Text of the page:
Most people don’t like their passport photo but mine is worse than yours, I guarantee it. It was taken a few years back when I weighed 30 pounds more than I do now, no doubt a result of my ongoing donut fetish. I had more hair but apparently it was combed with a rake. I displayed an odd, gleeful smile, like I was sitting on a massage chair that was set to full vibrate. It was also taken pre-facial hair and many chins ago. All in all, not a pretty picture: literally.
The good news is that I no longer look like this photo. This has become evident as I keep getting pulled out of immigration lines by suspicious customs officers. As we were trying to leave China I was sent to a separate area that I assume is normally reserved for suspected drug mules and arms smugglers.
A higher-ranking official was called over to make some sense out of the apparent disconnect between my passport picture and my actual face. Much discussion took place between the two officers as they focused on my eyebrows, the one feature that was apparently unchanged. I tried to replicate the weird grin in the photo but that only made me look demonic and heightened their sense of suspicion.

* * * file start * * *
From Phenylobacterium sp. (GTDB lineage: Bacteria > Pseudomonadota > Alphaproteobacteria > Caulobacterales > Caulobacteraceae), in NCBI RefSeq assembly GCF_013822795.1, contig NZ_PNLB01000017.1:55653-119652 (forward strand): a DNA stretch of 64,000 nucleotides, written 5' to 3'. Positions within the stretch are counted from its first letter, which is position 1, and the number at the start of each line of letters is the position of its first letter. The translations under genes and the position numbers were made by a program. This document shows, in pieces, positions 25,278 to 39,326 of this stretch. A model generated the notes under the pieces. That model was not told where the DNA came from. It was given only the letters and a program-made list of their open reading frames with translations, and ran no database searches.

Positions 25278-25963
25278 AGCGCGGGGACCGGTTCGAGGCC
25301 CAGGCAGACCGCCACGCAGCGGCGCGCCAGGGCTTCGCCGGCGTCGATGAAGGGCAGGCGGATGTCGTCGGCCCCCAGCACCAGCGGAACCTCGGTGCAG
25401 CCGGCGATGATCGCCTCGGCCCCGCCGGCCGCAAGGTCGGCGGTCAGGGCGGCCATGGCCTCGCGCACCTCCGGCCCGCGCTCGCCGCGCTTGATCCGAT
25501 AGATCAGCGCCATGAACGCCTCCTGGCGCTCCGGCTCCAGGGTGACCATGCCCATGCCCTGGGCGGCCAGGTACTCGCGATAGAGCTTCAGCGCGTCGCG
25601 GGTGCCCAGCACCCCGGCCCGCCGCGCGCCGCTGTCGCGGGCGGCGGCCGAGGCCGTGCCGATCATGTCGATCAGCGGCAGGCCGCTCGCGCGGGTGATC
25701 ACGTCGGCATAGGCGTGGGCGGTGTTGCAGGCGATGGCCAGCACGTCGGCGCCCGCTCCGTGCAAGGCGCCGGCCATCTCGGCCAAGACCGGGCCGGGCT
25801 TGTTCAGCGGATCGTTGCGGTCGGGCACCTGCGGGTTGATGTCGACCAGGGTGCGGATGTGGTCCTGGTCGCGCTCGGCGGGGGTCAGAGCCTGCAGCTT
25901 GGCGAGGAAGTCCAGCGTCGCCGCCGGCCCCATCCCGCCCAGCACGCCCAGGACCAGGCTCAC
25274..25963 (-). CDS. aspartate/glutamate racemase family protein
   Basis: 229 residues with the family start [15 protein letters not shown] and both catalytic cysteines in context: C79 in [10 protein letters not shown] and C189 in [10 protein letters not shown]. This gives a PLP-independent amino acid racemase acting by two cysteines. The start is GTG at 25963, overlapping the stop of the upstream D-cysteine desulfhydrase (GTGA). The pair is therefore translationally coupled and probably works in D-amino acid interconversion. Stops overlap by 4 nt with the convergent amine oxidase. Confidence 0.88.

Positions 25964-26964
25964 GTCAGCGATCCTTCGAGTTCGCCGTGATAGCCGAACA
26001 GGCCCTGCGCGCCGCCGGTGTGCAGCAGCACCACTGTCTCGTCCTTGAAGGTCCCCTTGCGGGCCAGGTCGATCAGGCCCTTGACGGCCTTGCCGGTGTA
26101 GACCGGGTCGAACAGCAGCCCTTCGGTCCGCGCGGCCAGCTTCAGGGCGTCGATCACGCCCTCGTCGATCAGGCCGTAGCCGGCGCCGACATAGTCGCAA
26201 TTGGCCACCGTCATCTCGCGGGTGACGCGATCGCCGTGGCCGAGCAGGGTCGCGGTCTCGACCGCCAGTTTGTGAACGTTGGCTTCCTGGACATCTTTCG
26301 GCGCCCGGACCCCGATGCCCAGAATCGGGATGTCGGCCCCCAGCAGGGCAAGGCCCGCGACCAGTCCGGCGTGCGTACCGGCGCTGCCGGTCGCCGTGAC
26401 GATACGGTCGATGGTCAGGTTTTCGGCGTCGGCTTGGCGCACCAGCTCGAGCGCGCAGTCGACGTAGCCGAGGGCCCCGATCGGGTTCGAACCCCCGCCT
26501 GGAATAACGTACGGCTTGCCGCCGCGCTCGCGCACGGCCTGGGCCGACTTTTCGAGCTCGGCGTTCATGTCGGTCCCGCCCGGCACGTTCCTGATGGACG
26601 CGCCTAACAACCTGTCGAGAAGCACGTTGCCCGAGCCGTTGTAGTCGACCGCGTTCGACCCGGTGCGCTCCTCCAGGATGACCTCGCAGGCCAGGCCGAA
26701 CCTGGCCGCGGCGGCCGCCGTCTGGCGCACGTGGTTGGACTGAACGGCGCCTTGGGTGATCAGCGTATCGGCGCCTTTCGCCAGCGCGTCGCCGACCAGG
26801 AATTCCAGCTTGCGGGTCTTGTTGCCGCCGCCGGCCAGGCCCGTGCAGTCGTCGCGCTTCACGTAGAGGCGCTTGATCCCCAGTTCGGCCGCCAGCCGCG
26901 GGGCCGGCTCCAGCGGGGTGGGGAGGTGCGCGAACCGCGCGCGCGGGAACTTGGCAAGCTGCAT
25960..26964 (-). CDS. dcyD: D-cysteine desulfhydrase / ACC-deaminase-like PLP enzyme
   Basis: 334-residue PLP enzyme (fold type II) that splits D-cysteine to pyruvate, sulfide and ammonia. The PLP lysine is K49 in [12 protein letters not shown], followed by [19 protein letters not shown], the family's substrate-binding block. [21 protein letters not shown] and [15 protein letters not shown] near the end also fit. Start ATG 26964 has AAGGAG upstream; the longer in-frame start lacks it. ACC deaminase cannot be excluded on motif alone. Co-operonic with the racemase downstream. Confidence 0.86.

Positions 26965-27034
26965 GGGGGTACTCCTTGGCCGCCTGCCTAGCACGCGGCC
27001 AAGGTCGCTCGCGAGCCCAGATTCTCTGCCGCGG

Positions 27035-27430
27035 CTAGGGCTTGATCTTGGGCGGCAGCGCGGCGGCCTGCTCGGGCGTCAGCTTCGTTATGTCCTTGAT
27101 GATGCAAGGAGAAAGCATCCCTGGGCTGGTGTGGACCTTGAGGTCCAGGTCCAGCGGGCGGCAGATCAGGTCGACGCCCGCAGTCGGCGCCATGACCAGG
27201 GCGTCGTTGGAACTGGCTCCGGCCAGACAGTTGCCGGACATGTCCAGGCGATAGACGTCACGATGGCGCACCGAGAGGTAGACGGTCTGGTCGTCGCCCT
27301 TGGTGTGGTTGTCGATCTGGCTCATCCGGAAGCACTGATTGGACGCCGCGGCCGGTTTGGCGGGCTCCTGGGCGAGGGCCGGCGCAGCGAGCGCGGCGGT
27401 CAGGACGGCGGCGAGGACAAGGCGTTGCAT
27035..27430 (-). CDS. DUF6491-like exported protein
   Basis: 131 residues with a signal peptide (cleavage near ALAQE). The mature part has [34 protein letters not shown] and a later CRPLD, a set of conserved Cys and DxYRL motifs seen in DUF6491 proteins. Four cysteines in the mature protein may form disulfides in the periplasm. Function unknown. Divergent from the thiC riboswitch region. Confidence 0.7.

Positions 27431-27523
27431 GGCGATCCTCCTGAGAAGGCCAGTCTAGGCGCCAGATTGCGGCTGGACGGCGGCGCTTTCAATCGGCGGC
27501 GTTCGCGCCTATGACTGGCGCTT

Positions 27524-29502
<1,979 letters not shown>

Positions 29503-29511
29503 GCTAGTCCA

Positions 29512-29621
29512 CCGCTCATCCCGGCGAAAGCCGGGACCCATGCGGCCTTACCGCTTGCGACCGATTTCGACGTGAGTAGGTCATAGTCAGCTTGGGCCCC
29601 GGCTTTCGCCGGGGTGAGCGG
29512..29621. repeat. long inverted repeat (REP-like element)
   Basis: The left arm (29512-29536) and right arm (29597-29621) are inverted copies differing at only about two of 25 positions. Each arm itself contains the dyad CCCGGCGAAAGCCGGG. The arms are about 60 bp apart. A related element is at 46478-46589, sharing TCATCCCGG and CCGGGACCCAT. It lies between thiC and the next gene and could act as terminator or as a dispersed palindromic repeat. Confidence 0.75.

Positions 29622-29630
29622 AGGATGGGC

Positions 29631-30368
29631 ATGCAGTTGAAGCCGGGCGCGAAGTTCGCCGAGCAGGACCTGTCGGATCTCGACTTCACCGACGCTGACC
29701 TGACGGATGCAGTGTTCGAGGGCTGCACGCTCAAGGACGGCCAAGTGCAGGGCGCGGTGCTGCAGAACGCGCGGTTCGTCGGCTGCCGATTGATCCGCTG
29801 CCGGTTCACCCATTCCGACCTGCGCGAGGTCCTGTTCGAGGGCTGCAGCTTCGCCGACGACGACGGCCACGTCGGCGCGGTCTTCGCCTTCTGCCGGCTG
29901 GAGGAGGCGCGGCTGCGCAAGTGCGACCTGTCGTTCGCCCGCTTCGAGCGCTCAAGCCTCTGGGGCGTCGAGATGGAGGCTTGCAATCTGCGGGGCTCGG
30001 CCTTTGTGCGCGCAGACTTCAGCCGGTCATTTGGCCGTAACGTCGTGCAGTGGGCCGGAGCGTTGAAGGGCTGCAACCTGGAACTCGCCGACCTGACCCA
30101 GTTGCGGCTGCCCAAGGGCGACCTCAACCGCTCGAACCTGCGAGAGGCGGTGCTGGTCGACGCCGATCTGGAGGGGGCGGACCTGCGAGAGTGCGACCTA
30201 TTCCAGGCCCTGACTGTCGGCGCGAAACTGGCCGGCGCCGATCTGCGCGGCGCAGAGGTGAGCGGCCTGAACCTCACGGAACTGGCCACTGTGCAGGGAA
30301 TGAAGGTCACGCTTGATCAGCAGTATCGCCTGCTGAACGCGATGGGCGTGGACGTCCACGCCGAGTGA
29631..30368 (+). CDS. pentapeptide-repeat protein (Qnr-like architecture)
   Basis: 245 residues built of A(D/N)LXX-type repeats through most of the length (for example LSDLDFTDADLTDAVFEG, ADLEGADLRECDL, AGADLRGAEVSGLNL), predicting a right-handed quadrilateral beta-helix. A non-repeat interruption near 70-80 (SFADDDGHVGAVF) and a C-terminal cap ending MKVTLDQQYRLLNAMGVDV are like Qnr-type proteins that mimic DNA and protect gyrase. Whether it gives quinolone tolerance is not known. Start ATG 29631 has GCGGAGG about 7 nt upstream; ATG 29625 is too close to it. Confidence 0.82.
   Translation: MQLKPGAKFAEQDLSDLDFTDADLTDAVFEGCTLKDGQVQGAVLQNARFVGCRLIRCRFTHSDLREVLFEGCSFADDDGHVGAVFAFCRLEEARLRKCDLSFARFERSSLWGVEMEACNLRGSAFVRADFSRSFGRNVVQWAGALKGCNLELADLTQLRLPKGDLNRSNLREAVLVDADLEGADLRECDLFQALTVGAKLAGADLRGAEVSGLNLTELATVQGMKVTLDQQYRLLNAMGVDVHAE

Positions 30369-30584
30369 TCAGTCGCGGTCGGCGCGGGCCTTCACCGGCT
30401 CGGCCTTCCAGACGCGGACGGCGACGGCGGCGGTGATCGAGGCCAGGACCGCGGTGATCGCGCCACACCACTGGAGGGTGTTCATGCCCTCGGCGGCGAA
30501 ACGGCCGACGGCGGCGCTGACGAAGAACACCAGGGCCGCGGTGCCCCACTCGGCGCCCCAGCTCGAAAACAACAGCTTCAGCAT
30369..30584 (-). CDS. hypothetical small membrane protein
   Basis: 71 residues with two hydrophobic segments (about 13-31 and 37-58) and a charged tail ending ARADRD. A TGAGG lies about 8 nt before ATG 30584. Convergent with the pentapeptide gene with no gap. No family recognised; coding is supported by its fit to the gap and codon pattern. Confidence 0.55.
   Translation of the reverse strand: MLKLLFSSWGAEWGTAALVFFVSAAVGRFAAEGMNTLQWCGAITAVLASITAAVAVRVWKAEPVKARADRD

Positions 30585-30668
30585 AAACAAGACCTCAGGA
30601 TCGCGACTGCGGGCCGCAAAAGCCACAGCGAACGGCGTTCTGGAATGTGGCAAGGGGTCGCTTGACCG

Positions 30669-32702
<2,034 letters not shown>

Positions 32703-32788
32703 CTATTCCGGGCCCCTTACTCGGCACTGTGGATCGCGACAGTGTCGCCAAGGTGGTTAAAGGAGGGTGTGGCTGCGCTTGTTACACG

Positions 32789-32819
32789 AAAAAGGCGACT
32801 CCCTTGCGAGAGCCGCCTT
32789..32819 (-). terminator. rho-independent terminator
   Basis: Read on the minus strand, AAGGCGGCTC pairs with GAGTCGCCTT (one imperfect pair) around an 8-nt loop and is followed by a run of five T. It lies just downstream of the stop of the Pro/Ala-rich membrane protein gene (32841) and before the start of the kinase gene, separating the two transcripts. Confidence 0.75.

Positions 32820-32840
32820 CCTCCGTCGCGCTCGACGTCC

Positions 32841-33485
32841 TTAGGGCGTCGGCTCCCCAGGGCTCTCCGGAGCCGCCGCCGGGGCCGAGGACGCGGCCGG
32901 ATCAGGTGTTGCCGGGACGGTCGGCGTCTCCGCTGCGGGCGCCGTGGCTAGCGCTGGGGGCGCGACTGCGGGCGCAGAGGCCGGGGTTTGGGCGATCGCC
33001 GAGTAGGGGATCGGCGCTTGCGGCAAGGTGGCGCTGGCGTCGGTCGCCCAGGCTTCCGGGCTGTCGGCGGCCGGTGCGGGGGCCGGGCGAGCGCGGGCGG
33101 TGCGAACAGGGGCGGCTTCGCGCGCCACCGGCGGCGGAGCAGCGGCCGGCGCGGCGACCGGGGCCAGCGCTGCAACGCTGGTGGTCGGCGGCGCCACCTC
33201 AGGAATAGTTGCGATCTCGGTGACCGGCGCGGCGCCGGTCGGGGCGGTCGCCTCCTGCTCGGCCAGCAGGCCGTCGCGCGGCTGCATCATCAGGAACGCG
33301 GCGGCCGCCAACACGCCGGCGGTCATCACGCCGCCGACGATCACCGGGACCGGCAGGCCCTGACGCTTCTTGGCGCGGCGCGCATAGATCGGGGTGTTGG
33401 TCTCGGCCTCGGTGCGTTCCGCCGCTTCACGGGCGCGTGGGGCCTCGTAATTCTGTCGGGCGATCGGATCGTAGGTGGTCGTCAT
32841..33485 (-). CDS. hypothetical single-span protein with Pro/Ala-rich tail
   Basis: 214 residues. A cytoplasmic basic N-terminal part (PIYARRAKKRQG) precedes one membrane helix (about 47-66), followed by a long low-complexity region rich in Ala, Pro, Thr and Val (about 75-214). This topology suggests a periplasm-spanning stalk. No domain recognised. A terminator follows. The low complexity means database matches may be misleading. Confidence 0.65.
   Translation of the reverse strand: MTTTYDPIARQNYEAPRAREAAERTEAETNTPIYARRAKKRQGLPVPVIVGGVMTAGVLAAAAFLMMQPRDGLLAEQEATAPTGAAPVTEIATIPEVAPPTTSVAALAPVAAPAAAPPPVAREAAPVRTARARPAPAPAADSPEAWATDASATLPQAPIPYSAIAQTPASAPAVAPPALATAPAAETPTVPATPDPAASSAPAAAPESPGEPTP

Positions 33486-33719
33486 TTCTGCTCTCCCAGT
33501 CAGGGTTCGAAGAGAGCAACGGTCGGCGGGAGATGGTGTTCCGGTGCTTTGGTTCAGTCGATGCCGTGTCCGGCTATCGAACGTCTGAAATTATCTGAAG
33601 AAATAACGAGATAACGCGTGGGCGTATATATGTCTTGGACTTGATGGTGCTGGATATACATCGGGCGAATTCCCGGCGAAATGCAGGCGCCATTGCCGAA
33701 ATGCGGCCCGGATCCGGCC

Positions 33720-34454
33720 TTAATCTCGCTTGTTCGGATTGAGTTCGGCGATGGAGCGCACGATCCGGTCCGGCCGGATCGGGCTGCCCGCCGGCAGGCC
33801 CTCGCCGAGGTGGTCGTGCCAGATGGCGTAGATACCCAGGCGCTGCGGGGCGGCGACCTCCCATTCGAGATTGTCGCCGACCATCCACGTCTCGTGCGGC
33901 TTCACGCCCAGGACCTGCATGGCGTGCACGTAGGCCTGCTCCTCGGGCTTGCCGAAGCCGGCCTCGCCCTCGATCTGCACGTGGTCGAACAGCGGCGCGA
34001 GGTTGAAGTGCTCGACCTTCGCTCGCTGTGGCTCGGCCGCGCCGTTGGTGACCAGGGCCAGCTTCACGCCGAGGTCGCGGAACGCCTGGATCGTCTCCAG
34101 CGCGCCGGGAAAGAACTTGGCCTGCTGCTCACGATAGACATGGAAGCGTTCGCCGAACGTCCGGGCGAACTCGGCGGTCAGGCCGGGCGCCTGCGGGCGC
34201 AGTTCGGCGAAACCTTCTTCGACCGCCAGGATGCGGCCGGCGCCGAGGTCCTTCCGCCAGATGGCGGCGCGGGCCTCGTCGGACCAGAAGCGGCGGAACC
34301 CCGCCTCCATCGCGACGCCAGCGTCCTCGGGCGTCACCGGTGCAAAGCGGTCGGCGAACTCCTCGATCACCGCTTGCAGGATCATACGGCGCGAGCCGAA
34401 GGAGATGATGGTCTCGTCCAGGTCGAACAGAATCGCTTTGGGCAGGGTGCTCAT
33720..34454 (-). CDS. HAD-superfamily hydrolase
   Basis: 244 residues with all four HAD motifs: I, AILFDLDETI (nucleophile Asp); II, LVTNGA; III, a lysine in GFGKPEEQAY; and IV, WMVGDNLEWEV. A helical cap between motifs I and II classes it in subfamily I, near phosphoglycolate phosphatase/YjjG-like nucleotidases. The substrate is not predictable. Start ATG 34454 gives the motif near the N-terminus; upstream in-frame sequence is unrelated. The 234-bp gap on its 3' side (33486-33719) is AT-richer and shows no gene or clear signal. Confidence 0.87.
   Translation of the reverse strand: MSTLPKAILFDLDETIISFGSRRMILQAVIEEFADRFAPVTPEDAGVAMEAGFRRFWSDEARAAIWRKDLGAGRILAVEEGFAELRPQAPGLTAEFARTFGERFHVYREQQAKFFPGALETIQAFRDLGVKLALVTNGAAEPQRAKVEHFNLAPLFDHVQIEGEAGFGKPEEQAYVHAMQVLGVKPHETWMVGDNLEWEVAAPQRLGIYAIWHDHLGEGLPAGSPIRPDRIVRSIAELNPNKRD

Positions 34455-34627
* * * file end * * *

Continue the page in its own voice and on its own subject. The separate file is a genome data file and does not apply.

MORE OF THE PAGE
A phone call was made with many guttural comments back-and-forth. A third officer came over. All three started rapidly glancing from my passport to my face like spectators at a ping-pong match. The senior officer pantomimed to me to arch my eyebrows, at least that’s what I thought he meant, so I arched away. He took out a pencil and held it up to my eyebrows in an odd attempt to figure out if they were still crooked. (They are.) Trying to clarify the situation I pulled out my driver’s license but unfortunately that looks like a third person altogether.
By now Larissa had gotten used to my immigration shenanigans and moved on to the boarding area, apparently “for better or for sticky customs situations” was not part of our marriage vows. She figured no use both of us spending time in a Chinese prison. The officials finally tired of the situation and let me go, satisfied that I wasn’t a Chinese national trying to leave the country illegally.
This problem has continued throughout the journey. When we enter a country Larissa goes ahead to get the luggage while I lag behind to deal with wary customs officials. Ironically, the only place we didn’t have any problem was in North Korea. They searched every bit of luggage to make sure we didn’t have banned items such as cell phones or newspapers. However, the official seemed satisfied as he carefully scrutinized me and gestured to move on.
My advice is if you don’t look like your passport anymore, get a new one. It will save you headaches down the road. By the way, Larissa has nothing to add to this discussion since she looks cute in her passport picture.
What are some of the worst pictures you’ve ever taken?